And why not tell our folks back home about the good we've done,
How when they see Americans, the kids come at a run."
"You tell 'em what it means to folks here just to speak their mind,
Without the fear that tyranny is just a step behind;
Describe the desert miles they walk in their first chance to vote,
Or ask a soldier if he's proud, I'm sure you'll get a quote."
He turned and slid the rifle in a drag bag thickly padded,
Then looked again with eyes of steel as quietly he added;
"And maybe just remind the few, if ill of us they speak,
That we are all that stands between the monsters and the weak."
Somewhere in Iraq
January 25, 2006
by Russ Vaughn
Most humans truly are like
Wanting nothing more than peace to keep
To graze, grow fat and raise their young,
Sweet taste of clover on the tongue.
Their lives serene upon Life's farm,
They sense no threat nor fear no harm.
On verdant meadows, they forage free
With naught to fear, with naught to flee.
They pay their sheepdogs little heed
For there is no threat; there is no need.
To the flock, sheepdog's are mysteries,
Roaming watchful round the peripheries.
These fang-toothed creatures bark, they roar
With the fetid reek of the carnivore,
Too like the wolf of legends told,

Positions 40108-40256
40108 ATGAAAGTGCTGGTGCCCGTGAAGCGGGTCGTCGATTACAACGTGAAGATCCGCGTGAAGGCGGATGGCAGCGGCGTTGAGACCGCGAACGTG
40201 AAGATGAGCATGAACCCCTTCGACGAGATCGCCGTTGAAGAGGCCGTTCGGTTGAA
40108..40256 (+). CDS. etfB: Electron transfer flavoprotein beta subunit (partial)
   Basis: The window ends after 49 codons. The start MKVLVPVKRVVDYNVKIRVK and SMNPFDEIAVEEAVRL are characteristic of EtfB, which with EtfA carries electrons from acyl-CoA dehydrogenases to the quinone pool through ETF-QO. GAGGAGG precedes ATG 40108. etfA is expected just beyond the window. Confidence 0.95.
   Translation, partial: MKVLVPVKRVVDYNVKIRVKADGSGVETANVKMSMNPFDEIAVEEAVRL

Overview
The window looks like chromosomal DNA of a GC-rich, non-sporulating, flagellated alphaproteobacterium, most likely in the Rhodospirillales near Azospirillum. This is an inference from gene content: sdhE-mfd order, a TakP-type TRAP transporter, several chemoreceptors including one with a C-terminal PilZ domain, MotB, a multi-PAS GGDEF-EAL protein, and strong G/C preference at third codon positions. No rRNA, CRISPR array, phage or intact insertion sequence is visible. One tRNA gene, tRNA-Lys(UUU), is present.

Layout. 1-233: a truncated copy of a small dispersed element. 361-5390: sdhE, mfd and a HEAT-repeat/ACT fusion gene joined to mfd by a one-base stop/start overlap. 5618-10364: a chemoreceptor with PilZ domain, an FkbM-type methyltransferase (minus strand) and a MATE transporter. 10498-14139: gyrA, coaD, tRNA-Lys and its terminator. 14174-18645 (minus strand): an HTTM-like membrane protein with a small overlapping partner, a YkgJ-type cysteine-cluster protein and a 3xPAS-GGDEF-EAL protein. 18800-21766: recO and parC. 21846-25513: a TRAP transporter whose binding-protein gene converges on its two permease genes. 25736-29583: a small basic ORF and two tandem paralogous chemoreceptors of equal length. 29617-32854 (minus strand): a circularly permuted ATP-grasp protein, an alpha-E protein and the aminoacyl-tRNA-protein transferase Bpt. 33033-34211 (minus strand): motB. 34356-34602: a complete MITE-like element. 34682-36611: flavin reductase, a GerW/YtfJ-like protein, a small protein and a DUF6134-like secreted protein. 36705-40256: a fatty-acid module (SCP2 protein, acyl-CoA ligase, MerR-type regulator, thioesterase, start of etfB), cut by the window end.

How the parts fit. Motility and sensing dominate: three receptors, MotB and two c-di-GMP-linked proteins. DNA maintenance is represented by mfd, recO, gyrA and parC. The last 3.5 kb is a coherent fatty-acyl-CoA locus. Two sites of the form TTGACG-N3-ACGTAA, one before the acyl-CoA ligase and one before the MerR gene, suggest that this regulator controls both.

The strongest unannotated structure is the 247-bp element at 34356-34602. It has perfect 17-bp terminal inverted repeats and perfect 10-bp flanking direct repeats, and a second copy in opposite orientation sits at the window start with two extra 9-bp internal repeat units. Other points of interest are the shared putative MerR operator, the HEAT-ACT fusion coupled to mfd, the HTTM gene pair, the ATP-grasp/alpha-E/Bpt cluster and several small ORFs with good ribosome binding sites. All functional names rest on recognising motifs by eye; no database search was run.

To be amongst our docile fold.
Who needs sheepdogs? What good are they?"
They have no use, not in this day.
Lock them away, out of our sight
We have no need of their fierce might.
But sudden in their midst a beast
Has come to kill, has come to feast
The wolves attack; they give no warning
Upon that calm September morning
They slash and kill with frenzied glee
Their passive helpless enemy
Who had no clue the wolves were there
Far roaming from their Eastern lair.
Then from the carnage, from the rout,
Comes the cry, "Turn the sheepdogs out!"
Thus is our nature but too our plight
To keep our dogs on leashes tight
And live a life of illusive bliss
Hearing not the beast, his growl, his hiss.
Until he has us by the throat,
We pay no heed; we take no note.
Not until he strikes us at our core
Will we unleash the Dogs of War
Only having felt the wolf pack' wrath
Do we loose the sheepdogs on its path.
And the wolves will learn what we've shown before;
We love our sheep, we Dogs of War.
2d Bn, 327th Parachute Infantry Regiment
101st Airborne Division